Denmark’s natural landscape along the shoreline of Mossø lake was once home to a vibrant monastic community. All that remains are ruins and unearthed artifacts - the reminisce of an active, self-sustaining monastic compound.
Galmstrup, a London-based architecture firm that specializes in community and cultural projects, has designed a gallery building to house the excavated archaeological objects and remains on site – maintaining the strong connection between the ruins and the growing collection of artifacts.
Each object found on the site has the potential to unlock new information about the life of the medieval monk at Øm. The circulation of the museum’s interior was designed with the intention of telling the story of monastic daily life and enhancing the connection between spirituality and the surrounding natural landscape.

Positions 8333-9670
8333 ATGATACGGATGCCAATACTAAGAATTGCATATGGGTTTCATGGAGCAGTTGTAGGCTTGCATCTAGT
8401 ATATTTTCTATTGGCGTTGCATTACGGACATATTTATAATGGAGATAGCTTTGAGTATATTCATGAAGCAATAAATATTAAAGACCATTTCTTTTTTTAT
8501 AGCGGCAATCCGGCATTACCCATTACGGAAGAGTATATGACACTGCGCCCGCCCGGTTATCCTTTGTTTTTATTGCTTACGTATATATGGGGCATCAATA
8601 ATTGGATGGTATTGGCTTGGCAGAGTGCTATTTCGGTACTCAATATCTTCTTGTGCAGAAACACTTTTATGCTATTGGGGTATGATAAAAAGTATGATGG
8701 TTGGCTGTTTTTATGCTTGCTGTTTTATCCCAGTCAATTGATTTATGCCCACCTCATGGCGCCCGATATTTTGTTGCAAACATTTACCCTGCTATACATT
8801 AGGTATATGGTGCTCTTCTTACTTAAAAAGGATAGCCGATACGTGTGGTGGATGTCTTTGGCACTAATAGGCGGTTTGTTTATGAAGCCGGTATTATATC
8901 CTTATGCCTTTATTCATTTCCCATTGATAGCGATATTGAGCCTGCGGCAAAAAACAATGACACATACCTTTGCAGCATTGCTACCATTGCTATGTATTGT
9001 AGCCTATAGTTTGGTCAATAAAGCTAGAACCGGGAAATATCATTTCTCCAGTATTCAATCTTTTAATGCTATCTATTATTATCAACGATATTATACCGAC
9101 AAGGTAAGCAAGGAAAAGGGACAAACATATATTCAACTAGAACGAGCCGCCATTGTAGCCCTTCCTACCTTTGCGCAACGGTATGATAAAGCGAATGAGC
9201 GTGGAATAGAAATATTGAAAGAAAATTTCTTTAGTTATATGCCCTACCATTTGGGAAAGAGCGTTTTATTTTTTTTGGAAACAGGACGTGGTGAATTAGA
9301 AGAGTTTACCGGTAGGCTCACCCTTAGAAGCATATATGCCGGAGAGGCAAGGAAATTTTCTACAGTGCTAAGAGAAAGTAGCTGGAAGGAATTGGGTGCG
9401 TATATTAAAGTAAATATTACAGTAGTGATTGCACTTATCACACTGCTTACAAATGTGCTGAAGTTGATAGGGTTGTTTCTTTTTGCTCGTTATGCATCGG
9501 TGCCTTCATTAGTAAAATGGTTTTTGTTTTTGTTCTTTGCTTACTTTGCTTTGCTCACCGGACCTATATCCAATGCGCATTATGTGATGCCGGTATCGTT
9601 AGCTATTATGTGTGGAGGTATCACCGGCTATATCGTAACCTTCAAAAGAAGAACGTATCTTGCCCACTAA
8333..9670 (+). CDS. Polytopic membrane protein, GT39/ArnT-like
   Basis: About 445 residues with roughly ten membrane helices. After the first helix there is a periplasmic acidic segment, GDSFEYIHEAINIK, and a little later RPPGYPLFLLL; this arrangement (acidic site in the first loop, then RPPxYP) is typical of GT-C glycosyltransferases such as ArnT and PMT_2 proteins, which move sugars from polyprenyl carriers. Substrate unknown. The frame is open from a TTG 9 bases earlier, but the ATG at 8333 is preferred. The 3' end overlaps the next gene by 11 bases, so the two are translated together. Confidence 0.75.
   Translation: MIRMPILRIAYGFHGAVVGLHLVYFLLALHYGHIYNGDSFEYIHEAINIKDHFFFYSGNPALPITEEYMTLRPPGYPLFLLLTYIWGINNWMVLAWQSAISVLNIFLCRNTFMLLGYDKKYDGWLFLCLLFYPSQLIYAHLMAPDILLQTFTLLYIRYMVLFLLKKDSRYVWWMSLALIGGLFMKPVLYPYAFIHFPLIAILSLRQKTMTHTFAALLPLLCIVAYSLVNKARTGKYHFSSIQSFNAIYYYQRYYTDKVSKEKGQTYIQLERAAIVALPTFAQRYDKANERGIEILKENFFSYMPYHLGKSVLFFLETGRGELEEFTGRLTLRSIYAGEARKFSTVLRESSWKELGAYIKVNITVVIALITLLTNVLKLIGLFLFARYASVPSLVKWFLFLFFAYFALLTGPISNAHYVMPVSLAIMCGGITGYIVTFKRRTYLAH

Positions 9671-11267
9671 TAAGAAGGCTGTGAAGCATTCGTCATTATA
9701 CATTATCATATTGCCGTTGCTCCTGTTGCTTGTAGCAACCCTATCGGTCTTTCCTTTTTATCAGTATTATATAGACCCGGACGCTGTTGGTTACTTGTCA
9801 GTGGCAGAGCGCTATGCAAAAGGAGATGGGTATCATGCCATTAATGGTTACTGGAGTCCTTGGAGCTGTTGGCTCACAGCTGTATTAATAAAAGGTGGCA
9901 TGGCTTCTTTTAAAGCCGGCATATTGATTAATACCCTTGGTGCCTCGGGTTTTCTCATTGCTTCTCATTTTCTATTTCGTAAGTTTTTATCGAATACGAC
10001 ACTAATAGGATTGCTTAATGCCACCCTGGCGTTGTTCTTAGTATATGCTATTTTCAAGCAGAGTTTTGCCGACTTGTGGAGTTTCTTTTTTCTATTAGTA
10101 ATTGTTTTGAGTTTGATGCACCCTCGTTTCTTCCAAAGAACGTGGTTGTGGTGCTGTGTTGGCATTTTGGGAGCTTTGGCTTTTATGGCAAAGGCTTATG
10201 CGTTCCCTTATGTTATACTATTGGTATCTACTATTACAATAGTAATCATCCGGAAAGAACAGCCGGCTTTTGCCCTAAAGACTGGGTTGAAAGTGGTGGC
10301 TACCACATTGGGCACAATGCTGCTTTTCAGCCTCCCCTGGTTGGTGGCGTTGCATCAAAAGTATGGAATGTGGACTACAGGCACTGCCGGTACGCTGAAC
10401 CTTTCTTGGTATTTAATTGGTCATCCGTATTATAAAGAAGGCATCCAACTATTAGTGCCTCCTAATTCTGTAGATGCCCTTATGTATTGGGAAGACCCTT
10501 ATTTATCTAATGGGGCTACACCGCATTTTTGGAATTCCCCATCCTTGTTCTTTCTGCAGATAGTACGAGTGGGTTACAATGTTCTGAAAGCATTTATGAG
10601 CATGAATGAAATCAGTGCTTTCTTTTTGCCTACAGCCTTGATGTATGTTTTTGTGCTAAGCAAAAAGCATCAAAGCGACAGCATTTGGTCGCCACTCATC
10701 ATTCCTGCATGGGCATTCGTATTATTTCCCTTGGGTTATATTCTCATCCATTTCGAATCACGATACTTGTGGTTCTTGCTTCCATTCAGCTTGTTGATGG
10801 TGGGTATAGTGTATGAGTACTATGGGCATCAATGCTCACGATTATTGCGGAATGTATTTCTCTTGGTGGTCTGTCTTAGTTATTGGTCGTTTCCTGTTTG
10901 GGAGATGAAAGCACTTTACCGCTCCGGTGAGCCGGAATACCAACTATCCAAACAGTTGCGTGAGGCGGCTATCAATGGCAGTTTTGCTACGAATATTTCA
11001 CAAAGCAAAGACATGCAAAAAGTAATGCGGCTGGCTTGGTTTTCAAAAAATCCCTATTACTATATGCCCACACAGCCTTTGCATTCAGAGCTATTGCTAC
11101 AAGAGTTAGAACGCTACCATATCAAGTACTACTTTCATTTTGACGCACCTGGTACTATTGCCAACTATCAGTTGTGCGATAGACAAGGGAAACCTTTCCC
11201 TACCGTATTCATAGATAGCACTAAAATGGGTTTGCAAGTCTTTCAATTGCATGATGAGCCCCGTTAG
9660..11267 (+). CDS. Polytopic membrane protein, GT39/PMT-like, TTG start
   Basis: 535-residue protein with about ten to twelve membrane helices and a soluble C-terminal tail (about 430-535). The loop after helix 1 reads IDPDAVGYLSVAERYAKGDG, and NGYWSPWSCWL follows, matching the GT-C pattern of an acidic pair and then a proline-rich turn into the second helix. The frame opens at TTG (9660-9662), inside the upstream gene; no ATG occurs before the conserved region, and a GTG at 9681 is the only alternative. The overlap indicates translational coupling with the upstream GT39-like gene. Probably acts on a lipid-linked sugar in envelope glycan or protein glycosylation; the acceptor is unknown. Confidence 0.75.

The geometries of the new museum structure were inspired by elements of medieval church design, more specifically, the 12th-century invention of the pointed Gothic arch and vaulted interiors. Galmthrup’s design uses a curved semi-arch, fin-like motif to enhance the site’s generous sightlines and allow visitors to view the surrounding ruins from any angle with little, to-no obstruction.
The main floor of the new gallery building is elevated above ground level in an effort to enhance the views and preserve the natural landscape. The surrounding excavation has unearthed what is believed to be a complex of churches, abbeys, graveyards, and a monastery hospital, but archaeologists have also noted that medieval monasteries depended equally on interior and exterior spaces, as the generous monastic gardens played a key role in the survival and success of the monastery. With this in mind, Galmthrup’s design also includes a winter garden structure that will house the site’s ongoing botanical research of excavated plant relics.
News via Galmthrup